After Kyoto: NZ aims for bulk emissions

Last updated 05:00 10/12/2012

Relevant offers

Politics

Housing mayhem reaching south: Little Paula Bennett faces angry crowd at Thames meeting Hit and Run authors concede they got the location for a raid wrong in their book What does Chinese investment mean for New Zealand? Warning to Auckland home buyers: 'The game's over' Work already being done on RMA overhaul - PM Bill English Party co-leader wants social disparities eliminated Labour leader Andrew Little makes election year promises to Nelson voters What are politicians doing to monitor Facebook's activities in New Zealand? Joe Bennett: Every time we suffer the indignity of security searches, terrorists win

The Government is defending walking away from the Kyoto treaty after climate-change talks split the international community.

Its position puts it at odds with Australia and 36 other industrialised nations who have signed up to binding emission cuts by 2020 as part of a package of agreements extending the life of the Kyoto protocol at a United Nations conference in Doha.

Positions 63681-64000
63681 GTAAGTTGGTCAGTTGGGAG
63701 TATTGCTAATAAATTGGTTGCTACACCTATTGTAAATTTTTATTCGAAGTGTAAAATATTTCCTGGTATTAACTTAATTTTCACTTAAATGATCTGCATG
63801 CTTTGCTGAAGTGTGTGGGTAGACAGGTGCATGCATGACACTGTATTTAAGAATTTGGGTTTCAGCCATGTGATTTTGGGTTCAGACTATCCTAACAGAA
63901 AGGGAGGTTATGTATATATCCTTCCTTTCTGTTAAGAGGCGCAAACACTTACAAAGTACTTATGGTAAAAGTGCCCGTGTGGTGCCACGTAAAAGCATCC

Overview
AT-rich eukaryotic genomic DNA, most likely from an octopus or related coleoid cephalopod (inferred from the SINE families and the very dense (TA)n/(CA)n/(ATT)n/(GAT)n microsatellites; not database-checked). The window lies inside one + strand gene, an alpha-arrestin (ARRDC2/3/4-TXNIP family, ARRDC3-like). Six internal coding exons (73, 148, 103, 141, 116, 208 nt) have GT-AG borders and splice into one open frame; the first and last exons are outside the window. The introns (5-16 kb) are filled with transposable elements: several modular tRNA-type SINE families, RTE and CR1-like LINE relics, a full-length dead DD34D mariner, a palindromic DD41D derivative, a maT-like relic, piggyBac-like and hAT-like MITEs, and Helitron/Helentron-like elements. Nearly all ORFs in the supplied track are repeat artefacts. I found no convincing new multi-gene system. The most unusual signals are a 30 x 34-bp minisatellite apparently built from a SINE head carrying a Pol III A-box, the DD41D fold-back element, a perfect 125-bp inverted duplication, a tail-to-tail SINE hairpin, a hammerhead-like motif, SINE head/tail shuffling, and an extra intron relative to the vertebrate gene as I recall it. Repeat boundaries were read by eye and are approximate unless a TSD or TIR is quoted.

Climate Change Minister Tim Groser said New Zealand was focusing its political and negotiating attention "beyond the Kyoto protocol to a more comprehensive agreement that is capable of dealing with the real environmental problem - the vast bulk of emissions that would never have been covered by Kyoto".

"That figure is 86 per cent and will reach 90 per cent of total global emissions in a few years. It is a matter of simple arithmetic that the only agreement that makes environmental sense long term is an agreement that deals with the bulk of emissions," Mr Groser said.

Green MP Kennedy Graham slated the Government's stance and said John Key and Tim Groser had made New Zealand a pariah in the international community.

"Mr Groser makes no mention of the fact that New Zealand is to be excluded from access to Kyoto's carbon credit market . . . because of its decision against a second legal commitment.

Mr Groser said it would take time for international carbon markets to "absorb the implications" of what had been agreed at Doha.

But New Zealand would have access to existing Kyoto carbon markets at least until 2015.

Ad Feedback

- The Dominion Post

Special offers
Opinion poll

Should the speed limit be raised to 110kmh on some roads?

Yes

No

Vote Result

Related story: 110kmh limit moves closer

Featured Promotions

Sponsored Content